I have sailed in many different types of boats, but I’ve never been in a sailboat that was so small it couldn’t even be considered a boat. This boat, the Sunfish, is so small it has to be held together with duct tape and rubber bands. It’s just big enough for two people to sit in. The other day we took my father out on this boat. He had no idea what to expect. After all, he’s only sailed in larger boats before.
When we first got on the water, I had to help him put on his life jacket. We were about 50 feet from shore. When we got to where we thought we’d be able to launch the boat, we discovered that the water was much too shallow for launching. So we just sat there on the dock waiting for someone to come along and take us out to deeper water.
My father sat there looking at me, shaking his head and saying, “This isn’t what I expected.”
“What did you expect?” I asked.
“I don’t know. Something bigger,” he said.
The problem with being in a smaller boat is that everything is closer together. If you’re sitting in the middle of the boat, you can’t see anything around you. The deck is so narrow you can barely stand up. I tried to explain to my father how close together everything was, and how you had to look ahead and down to see what was going on.
We went back to shore and then decided to go out again. I told my father to sit down and hold onto the gunwales. That way, if the boat capsized, he wouldn’t fall into the water. We launched the boat, and it didn’t tip over. Then I had to try to get him into the boat. He just couldn’t do it.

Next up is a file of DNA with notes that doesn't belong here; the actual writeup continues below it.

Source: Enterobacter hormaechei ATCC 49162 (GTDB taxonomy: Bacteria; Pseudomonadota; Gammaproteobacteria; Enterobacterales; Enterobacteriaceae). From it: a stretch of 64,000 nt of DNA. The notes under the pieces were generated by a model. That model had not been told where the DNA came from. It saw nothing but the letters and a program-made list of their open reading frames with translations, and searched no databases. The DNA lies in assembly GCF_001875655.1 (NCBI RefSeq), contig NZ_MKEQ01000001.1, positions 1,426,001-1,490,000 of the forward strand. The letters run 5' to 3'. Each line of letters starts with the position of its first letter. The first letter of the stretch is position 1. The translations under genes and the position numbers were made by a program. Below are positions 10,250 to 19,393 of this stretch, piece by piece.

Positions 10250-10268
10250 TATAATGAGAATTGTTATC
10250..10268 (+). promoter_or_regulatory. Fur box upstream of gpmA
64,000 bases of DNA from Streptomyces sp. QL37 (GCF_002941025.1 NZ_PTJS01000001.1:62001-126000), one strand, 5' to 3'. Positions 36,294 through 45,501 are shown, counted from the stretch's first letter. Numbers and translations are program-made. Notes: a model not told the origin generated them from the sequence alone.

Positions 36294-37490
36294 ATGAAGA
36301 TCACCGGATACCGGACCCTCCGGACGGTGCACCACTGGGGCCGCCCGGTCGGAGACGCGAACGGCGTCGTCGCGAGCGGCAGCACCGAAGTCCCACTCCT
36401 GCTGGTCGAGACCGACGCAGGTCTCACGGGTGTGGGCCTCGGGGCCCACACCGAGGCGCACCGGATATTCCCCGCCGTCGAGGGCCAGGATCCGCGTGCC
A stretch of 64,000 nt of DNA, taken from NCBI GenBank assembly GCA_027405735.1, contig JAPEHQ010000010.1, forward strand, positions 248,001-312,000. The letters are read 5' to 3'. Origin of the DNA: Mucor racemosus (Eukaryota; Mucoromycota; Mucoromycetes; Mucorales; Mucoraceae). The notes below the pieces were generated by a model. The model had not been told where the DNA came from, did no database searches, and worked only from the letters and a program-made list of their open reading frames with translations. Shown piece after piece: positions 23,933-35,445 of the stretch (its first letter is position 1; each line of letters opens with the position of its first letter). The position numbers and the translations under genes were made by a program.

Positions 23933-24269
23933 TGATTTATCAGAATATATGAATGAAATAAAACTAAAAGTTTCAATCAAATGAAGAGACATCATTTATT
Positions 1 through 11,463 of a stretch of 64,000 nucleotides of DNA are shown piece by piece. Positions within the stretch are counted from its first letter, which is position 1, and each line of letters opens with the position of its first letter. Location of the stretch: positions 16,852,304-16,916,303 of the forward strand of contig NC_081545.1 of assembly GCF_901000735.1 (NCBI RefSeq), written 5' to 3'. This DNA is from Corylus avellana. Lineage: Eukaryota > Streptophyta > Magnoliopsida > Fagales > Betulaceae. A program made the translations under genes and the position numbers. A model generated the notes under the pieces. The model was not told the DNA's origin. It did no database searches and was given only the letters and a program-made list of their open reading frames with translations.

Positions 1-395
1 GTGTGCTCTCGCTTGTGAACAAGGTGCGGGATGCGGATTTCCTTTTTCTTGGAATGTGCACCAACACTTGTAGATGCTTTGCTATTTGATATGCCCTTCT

After that, I tried to get him to lie down on the deck. But he was having a hard time doing that, either because he was afraid the boat would tip over or because he couldn’t see anything around him.
I tried to show him how to tie the rope to the cleat on the bow. That way, when we pulled away from the dock, he could hold on to it. But he didn’t understand what I was telling him.
After we got out into deeper water, I started trying to teach him how to steer the boat. I showed him how to raise the tiller to the left or right. Then I would tell him to move it back and forth. But he just wasn’t getting it.
Finally, I got frustrated. I grabbed the tiller and moved it back and forth myself. I yelled at him to pay attention. He finally understood what I was telling him. I explained to him how to use the rudder to turn the boat. Then I said, “Now let’s go somewhere else.”
He looked at me and said, “You mean now?”
“Yes,” I said. “Now.”
I took off the rudder and pointed the boat toward the ocean. I put the tiller in the neutral position and turned the wheel to port. Then I pushed it all the way to starboard.
My father looked at me and said, in amazement, “That’s it? That’s how you steer?”
“That’s it,” I said.
Then I put the tiller back in the neutral position and headed back to shore. I tied the rope to the cleat and we came back to the dock.
“How did you do that?” my father asked.
“I didn’t,” I said. “You did.”
It took him a few more tries, but he finally got it.